A sponsorship agreement between Klohn Crippen Berger and CMC Research Institutes (CMC) will further collaborative research to develop and improve monitoring technologies that ensure the safe underground storage of CO2 and other fluids.
“We welcome Klohn Crippen Berger’s interest in and support for our program at the Field Research Station,” said Don Lawton, director of CMC’s Containment and Monitoring Institute (CaMI) which operates the research station. “Direct industry involvement in the research agenda will give us insight into the real-world challenges they face, allowing us to develop cost-effective, environmentally sustainable solutions.”
Klohn Crippen Berger (KCB) will contribute $50,000 a year to the Field Research Station for up to four years. As a sponsor, KCB will have the opportunity to prioritize research opportunities, bring forward new research directions, and provide guidance on the overall research program. The company will also have a seat on the Research Steering Committee, to be convened after the build phase of the Field Research Station.
“This is an exciting opportunity to further our industry’s understanding of the behaviour of CO2 and other fluids,” said Len Murray, President and CEO of Klohn Crippen Berger. “As we familiarize ourselves with the outcomes of this research, our hydrogeologists at KCB will look for opportunities to develop practical applications which benefit our clients in the oil & gas and oil sands industry.”
A Canadian First
The Field Research Station (FRS) is Canada’s first facility dedicated to the research and development of a broad range of technologies for monitoring carbon dioxide and other fluids injected and stored underground. The site, located in Newell County 20 km southwest of Brooks, will allow researchers and technology developers to test and calibrate many different types of monitoring technologies in order to quantify the detection threshold of CO2 at intermediate depths (300 m) below the ground.
Research at the field station can also be applied to other sectors in the oil and gas industry such as the steam-driven, in-situ oil sands industry to ensure underground steam chamber containment, the shale gas industry to monitor hydraulic fracturing (including fugitive methane migration and potential methane contamination of groundwater), and in other applications such as the subsurface disposal of process water and acid gas.
“Research at this facility has broader application than carbon capture and storage. It will allow us to better understand gas migration in the subsurface at shallow to intermediate depths. There is no other research facility in Canada that provides for these kinds of research outcomes,” says Lawton, who is also a geoscience professor at the University of Calgary.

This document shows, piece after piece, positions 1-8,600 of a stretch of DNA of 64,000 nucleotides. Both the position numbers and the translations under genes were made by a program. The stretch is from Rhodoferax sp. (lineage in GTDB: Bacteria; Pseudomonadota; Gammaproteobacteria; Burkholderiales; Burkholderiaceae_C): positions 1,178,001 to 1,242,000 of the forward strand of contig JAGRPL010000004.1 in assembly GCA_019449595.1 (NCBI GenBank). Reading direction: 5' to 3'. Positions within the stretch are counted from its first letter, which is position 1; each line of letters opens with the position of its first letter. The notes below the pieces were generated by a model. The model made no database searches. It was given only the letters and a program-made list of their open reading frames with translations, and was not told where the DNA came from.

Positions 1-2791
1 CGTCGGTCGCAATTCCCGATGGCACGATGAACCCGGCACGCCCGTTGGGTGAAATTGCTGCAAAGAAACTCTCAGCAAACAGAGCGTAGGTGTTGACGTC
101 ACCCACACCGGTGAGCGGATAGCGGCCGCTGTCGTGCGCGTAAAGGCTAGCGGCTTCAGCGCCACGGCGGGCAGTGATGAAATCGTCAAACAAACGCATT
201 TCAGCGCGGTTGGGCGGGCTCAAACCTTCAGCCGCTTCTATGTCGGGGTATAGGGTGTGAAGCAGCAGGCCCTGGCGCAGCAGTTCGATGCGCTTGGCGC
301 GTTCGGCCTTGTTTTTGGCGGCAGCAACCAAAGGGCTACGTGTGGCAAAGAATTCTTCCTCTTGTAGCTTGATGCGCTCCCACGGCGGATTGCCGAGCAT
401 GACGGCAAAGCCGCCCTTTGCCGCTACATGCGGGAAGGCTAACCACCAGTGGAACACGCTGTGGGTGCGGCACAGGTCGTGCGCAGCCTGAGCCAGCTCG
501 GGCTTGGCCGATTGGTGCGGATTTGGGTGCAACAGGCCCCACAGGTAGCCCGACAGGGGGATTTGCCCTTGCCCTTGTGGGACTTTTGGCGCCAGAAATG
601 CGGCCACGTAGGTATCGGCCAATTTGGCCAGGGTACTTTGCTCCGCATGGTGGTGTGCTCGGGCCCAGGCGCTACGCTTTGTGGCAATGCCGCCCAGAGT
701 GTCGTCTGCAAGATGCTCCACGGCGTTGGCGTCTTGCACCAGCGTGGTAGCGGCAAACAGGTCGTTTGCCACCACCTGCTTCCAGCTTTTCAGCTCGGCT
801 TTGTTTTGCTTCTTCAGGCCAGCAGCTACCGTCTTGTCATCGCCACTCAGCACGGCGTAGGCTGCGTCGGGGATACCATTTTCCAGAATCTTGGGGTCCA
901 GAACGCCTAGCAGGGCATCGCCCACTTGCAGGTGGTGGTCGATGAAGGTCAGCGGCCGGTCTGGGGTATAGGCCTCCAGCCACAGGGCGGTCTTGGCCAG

International Researchers Onsite
Already at the site, researchers from across Canada, the UK, and from the Lawrence Berkeley National Laboratory in the U.S. have sited equipment at the FRS to collect baseline information as part of the research program. Technologies currently surrounding the site include seven broadband seismometers and a seismic array. In the site’s two observation wells are an electrical resistivity tomography array, fibre optic cables for acoustic and temperature sensing as well as distributed heat pulsing, down hole equipment for seismic crosswell surveys, and a U-tube system for sampling fluids from the injection reservoir. Three shallow groundwater monitoring wells have also been drilled in the vicinity of the injection well in conjunction with G360 – the Centre for Applied Groundwater Research at the University of Guelph.
“Sponsors will have access to in-depth results from all of these surveys and they will be given the results at an annual meeting held for sponsors only,” said Lawton, adding sponsors are also able to contribute equipment and conduct their own work at the site.
Companies can also conduct or contract confidential work at the site if they don’t wish to share their results.
“We want the world to know that we are open for business. The research conducted here is critical to advancing solutions for safe underground storage of a wide range of gases and fluids, including CO2,” said Lawton.
To learn more about how to conduct research at, or sponsor, the Field Research Station contact Lawton at firstname.lastname@example.org or call 403 210-6671.
About Klohn Crippen Berger Ltd.
Klohn Crippen Berger Ltd. (KCB) is a leading engineering, geoscience and environmental consulting firm with its head office in Vancouver, and nine offices in other locations in Canada, Peru and Australia. KCB has 65 years of participating in some of the largest and most challenging engineering projects in the world and offer a full range of services in oil and gas, mining, environment, water, power and transportation sectors.
Media Inquiries for KCB: 604 669-3800